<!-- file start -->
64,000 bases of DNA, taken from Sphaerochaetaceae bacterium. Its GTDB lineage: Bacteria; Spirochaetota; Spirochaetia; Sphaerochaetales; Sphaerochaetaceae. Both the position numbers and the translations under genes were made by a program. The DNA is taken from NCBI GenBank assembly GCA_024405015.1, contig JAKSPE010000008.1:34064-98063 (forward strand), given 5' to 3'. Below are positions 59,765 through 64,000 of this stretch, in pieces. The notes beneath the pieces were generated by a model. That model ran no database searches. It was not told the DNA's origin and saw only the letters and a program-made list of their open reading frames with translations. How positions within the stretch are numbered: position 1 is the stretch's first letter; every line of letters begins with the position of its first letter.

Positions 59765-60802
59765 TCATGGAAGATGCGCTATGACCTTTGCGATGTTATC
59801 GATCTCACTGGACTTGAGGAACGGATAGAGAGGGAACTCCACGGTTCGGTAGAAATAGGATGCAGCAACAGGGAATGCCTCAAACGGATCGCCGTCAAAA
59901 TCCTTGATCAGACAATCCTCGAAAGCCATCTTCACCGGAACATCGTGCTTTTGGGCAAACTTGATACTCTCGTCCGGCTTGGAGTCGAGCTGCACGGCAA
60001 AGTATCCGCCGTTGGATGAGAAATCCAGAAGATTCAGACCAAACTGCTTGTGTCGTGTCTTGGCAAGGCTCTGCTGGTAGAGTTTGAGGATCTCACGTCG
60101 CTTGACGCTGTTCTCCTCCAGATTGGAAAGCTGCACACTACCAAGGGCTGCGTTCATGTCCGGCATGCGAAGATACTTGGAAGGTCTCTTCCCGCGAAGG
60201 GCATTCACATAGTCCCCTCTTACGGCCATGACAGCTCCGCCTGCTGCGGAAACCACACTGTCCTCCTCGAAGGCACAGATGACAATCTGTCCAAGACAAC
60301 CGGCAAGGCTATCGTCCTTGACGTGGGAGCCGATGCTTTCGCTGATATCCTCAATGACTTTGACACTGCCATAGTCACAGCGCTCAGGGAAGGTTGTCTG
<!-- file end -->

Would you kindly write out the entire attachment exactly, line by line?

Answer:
64,000 bases of DNA, taken from Sphaerochaetaceae bacterium. Its GTDB lineage: Bacteria; Spirochaetota; Spirochaetia; Sphaerochaetales; Sphaerochaetaceae. Both the position numbers and the translations under genes were made by a program. The DNA is taken from NCBI GenBank assembly GCA_024405015.1, contig JAKSPE010000008.1:34064-98063 (forward strand), given 5' to 3'. Below are positions 59,765 through 64,000 of this stretch, in pieces. The notes beneath the pieces were generated by a model. That model ran no database searches. It was not told the DNA's origin and saw only the letters and a program-made list of their open reading frames with translations. How positions within the stretch are numbered: position 1 is the stretch's first letter; every line of letters begins with the position of its first letter.

Positions 59765-60802
59765 TCATGGAAGATGCGCTATGACCTTTGCGATGTTATC
59801 GATCTCACTGGACTTGAGGAACGGATAGAGAGGGAACTCCACGGTTCGGTAGAAATAGGATGCAGCAACAGGGAATGCCTCAAACGGATCGCCGTCAAAA
59901 TCCTTGATCAGACAATCCTCGAAAGCCATCTTCACCGGAACATCGTGCTTTTGGGCAAACTTGATACTCTCGTCCGGCTTGGAGTCGAGCTGCACGGCAA
60001 AGTATCCGCCGTTGGATGAGAAATCCAGAAGATTCAGACCAAACTGCTTGTGTCGTGTCTTGGCAAGGCTCTGCTGGTAGAGTTTGAGGATCTCACGTCG
60101 CTTGACGCTGTTCTCCTCCAGATTGGAAAGCTGCACACTACCAAGGGCTGCGTTCATGTCCGGCATGCGAAGATACTTGGAAGGTCTCTTCCCGCGAAGG
60201 GCATTCACATAGTCCCCTCTTACGGCCATGACAGCTCCGCCTGCTGCGGAAACCACACTGTCCTCCTCGAAGGCACAGATGACAATCTGTCCAAGACAAC
60301 CGGCAAGGCTATCGTCCTTGACGTGGGAGCCGATGCTTTCGCTGATATCCTCAATGACTTTGACACTGCCATAGTCACAGCGCTCAGGGAAGGTTGTCTG